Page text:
Friday, January 13, 2006

Room for One More III

Taxis in the Philippines are pretty much like taxis anywhere. When you need one, there are none to be seen or they are all occupied, when you don’t need one, you are tripping over them.

Apart from the FX taxis which are basically up market jeepneys in that they squeeze 10 passengers into a space designed for 8 and ply a pre-determined route. They are the old style of what is known in Australia as Toorak Tractors, a high riding station wagon or estate car. They will stop anywhere along their route to drop you off and if they have room they will stop when hailed. It is best to sit in the back as only 4 people are expected to share a space designed for 4. The front seats will be a bit of a squeeze, 6 people in a space designed for 4 or maybe 5 small people. And trust me not all Filipinos are small.

FX’s proudly claim to be metered but I have yet to see the meter engaged, passengers pay a fare some 3 to 7 times higher than a jeepney (see the first 'Room for one more') depending on the distance traveled.. Like the jeepneys they will wait at their start point for a full load, although if you are prepared to pay the equivalent of 10 fares you can be the only passenger. A regular taxi will more than likely be cheaper.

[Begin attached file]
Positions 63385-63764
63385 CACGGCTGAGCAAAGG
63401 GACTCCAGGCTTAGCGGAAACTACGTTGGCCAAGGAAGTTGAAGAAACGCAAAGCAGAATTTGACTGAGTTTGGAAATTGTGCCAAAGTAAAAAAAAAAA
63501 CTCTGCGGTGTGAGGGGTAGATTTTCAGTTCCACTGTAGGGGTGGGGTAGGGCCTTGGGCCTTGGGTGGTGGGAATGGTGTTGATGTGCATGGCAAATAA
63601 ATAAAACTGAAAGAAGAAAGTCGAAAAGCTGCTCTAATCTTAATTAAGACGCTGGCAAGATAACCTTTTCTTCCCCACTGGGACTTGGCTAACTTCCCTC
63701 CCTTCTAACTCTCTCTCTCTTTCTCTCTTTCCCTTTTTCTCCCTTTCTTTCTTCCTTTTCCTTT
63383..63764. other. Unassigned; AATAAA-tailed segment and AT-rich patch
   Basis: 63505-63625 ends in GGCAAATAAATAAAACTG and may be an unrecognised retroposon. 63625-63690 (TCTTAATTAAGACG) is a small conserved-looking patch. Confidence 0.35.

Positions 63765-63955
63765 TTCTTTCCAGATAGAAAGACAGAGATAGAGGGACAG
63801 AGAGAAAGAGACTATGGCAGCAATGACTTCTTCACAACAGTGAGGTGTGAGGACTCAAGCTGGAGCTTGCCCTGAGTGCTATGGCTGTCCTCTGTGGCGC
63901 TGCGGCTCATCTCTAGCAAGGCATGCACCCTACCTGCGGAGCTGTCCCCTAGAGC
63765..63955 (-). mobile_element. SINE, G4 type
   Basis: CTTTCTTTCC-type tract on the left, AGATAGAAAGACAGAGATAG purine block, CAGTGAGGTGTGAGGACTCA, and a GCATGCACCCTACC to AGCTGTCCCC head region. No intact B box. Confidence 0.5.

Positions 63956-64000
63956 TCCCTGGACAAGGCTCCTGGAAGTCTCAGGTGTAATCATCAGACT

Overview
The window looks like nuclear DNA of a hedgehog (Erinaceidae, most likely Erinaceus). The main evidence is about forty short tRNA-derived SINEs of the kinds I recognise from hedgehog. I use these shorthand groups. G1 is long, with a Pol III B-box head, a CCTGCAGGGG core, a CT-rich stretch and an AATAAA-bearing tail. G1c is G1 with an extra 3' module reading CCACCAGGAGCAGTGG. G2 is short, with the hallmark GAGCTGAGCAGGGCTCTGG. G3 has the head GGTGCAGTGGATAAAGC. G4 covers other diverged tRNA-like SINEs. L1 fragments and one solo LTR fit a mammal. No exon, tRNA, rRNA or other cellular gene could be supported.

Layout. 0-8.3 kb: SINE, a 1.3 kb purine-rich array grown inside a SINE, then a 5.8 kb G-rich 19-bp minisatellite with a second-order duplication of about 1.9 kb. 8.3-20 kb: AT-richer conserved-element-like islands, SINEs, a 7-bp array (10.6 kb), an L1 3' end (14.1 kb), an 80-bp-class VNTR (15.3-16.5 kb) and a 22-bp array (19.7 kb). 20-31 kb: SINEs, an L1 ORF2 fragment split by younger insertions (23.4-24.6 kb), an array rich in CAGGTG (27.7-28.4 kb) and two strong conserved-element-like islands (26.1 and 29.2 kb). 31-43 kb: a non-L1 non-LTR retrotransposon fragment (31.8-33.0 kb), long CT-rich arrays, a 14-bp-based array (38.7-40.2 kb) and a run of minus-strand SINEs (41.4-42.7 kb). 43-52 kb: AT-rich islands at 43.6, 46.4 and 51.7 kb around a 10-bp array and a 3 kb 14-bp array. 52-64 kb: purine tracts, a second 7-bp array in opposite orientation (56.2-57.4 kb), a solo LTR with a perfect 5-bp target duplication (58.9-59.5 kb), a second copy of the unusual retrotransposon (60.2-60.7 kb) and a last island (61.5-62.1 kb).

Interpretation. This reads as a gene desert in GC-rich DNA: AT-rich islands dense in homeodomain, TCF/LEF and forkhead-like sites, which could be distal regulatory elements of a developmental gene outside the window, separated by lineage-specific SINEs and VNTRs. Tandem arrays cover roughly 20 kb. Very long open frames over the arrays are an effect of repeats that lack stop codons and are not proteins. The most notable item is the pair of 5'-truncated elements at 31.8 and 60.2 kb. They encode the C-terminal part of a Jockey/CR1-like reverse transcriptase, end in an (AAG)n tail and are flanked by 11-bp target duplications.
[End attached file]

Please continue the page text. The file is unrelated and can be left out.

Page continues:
Regular taxis are of the small Korean style of sedan with a capacity for 5 people, including the driver. This restriction is mostly observed although it can be waived if you can come up with the right inducement to tempt the driver. For some reason that escapes me, the window winders on the back doors are usually absent. My asawa (wife) does insist that the doors are locked when in a taxi and as her knowledge of things Filipino is much greater than mine, I offer this as a recommendation.

Like their counterparts the world over, Philippine taxi drivers know all the traffic jams and all the scenic routes between you and your destination.

When in Cebu, we caught a taxi at the entrance of the SM Mall, off we went into an excellent traffic jam. After sitting there for 10 minutes the driver did a U turn and we sped off to another, albeit smaller traffic jam, which we negotiated in about 5 minutes. After a right turn and as we passed our pick up point we hit our third traffic jam. The driver’s intention of turning left to look for another one when the road ahead looked like the traffic was moving was it. We decamped, it was not so much the 50 pesos (AU$1.30) on the meter that pissed me off, it was being played so obviously for a patsy.